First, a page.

runaway process… on a mac

wresting with the command line, and some cool cli programs I learned on the way

I want desperately to know how to detach a process from one terminal, and re-attach it to another, without using screen from the get-go. The more I read about it, the more I figure that the answer (you can’t) probably has more to do with my lack of understanding of how processes and terminals work. I read a great post here that introduced me to disown -h (careful) and nohup, some really great bash builtins. I thought, ok, lets try it. This is where I got stuck.

I tried

while true; do sleep 10; done &
disown -h %1

The disown builtin handles a problem with background processes: From the bash man page (and also the above blog)

The shell exits by default upon receipt of a SIGHUP

therefore killing your process you ‘thought’ you put in the background, and then logged out to go home for the night. Disown tells the jobspec not to accept a SIGHUP, and the -h switch tells it to remain in the jobs table. I thought, cool, maybe if it stays in the the jobs table, I could also transfer it to another jobs table of another tty. (no, you can’t…)
but now I had a process on my hands that wasn’t attached to a terminal, and would just run forever unless I rebooted.

The while loop itself didn’t have a process ID, which is interesting, and because of the nature of while, the sleep commands PID kept changing, so a normal ps aux | grep slee[p] | awk '{print $2}' | xargs kill -9 wasn’t working. (This post is loosing topic fast, but the slee[p] in the above command was a cool trick I learned so that I didn’t need a grep -v grep in there).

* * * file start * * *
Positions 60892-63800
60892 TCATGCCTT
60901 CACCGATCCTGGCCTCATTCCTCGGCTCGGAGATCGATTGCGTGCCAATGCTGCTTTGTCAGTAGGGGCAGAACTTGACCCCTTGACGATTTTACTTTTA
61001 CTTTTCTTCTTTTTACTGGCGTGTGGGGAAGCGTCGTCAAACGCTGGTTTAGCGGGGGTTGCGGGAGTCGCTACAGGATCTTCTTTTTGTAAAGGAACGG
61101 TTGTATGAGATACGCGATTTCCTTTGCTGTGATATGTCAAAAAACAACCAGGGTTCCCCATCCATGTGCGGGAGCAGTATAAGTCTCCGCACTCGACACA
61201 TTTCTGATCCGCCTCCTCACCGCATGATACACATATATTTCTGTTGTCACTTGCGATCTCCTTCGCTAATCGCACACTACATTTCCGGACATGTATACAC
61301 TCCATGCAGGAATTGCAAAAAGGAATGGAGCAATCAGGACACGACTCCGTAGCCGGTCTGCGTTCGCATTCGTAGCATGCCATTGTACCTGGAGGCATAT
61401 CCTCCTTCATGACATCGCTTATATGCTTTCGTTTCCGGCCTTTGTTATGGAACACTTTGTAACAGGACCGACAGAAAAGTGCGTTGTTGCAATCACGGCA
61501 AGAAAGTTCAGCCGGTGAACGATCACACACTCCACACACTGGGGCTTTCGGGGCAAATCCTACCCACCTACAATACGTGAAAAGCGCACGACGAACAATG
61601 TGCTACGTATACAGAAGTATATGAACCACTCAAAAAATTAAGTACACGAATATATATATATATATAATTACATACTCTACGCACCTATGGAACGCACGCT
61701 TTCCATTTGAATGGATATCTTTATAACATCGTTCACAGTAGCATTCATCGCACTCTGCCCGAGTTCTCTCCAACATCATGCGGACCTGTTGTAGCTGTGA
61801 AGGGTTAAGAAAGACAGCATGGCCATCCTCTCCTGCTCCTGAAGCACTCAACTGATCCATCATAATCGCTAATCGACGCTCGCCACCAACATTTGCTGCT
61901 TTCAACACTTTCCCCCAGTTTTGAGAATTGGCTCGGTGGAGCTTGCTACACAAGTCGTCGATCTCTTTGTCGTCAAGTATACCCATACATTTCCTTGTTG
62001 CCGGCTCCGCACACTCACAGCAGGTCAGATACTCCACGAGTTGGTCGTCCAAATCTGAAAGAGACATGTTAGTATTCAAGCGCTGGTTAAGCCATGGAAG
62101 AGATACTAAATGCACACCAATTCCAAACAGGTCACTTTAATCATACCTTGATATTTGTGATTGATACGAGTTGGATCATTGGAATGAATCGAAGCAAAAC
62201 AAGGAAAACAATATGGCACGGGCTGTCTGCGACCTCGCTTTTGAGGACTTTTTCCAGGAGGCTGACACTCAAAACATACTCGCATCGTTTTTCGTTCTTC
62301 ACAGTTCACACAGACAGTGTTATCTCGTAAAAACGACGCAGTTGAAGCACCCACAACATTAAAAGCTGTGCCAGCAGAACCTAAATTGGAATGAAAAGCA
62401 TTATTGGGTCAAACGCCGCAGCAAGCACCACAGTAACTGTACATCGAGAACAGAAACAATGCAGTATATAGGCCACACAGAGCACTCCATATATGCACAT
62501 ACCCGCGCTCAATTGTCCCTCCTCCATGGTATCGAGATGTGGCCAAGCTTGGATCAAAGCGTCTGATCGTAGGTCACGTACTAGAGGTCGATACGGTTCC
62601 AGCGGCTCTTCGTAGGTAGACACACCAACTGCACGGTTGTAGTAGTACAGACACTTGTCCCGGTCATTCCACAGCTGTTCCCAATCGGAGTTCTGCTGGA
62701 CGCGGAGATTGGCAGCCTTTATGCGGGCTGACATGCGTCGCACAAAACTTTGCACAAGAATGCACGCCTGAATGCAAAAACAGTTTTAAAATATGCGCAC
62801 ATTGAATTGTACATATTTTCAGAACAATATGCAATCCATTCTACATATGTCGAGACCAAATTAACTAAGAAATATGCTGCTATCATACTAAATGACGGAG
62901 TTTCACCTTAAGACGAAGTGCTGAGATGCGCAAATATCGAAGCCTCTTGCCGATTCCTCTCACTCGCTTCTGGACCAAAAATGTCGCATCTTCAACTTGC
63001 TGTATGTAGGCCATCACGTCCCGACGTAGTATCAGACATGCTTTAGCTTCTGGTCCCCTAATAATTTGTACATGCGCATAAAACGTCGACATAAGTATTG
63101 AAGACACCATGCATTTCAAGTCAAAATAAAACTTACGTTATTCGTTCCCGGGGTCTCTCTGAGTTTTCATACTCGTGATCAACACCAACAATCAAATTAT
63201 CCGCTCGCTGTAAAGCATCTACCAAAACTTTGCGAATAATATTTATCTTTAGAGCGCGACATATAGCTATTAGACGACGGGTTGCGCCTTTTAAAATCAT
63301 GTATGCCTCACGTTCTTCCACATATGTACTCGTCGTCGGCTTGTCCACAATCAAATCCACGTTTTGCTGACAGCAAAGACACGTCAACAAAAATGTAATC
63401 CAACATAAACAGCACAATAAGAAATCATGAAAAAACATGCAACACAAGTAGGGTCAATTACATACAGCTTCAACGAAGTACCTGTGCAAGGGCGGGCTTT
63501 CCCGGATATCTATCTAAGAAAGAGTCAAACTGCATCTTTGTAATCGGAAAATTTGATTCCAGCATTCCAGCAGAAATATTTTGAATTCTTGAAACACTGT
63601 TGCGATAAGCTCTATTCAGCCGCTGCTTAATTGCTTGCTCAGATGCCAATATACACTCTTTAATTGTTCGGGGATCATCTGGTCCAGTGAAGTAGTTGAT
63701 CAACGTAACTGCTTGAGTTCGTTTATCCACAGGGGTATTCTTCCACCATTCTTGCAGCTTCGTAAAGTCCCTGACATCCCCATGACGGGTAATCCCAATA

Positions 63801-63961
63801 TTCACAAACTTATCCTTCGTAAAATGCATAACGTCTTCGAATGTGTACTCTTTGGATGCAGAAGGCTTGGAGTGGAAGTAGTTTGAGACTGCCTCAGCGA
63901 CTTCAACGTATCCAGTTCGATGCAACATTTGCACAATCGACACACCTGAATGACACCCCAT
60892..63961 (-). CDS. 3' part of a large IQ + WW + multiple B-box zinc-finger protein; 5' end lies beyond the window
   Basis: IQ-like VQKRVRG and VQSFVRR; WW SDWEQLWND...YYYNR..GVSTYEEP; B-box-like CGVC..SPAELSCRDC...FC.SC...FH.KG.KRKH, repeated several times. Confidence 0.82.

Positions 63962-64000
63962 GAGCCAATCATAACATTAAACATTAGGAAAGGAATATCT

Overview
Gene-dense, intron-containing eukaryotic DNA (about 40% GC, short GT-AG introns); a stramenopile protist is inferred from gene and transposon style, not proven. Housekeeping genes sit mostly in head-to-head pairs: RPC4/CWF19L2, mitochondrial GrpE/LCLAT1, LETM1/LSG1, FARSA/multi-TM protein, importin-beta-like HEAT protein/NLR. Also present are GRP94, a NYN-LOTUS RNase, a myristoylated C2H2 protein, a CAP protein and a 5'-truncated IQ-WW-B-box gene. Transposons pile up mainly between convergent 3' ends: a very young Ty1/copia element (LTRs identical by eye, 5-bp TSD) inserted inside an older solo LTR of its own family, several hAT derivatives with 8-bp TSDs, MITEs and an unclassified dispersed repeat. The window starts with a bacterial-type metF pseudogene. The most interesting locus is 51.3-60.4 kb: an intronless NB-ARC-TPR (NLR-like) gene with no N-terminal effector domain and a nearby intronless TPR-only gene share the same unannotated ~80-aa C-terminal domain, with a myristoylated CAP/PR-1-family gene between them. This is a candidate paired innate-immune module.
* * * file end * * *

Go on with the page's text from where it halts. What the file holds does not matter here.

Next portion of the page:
I *did* find that I could use ps to figure out the ppid (parent process ID) and just kill -9 that, but I was also interested in knowing for sure that it wasn’t in charge of doing something else important. A little digging around, and I came across the UNIX utility pstree which of course didn’t come on my mac, but I quickly figured out that it could be installed with

sudo port install pstree

Yesterday, I had done a similar thing with the UNIX command watch, which also nicely installed using port
And, for those who don’t know, the UNIX command watch is a great poller utility, that will display the first screen’s worth of output of any command, and update it on a regular basis.

I used ps | grep to find the ppid of the sleep process, then ran this command:

watch "pstree $PPID"

This was way cool, as every ten seconds, I watched as the PID of sleep (the child process of this bash process I had just found) changed.

Take away:

sudo port install watch
sudo port install pstree
  • Reddit
  • Technorati
  • Twitter
  • Facebook
  • Google Bookmarks
  • HackerNews
  • PDF
  • RSS
This entry was posted in programming. Bookmark the permalink. Post a comment or leave a trackback: Trackback URL.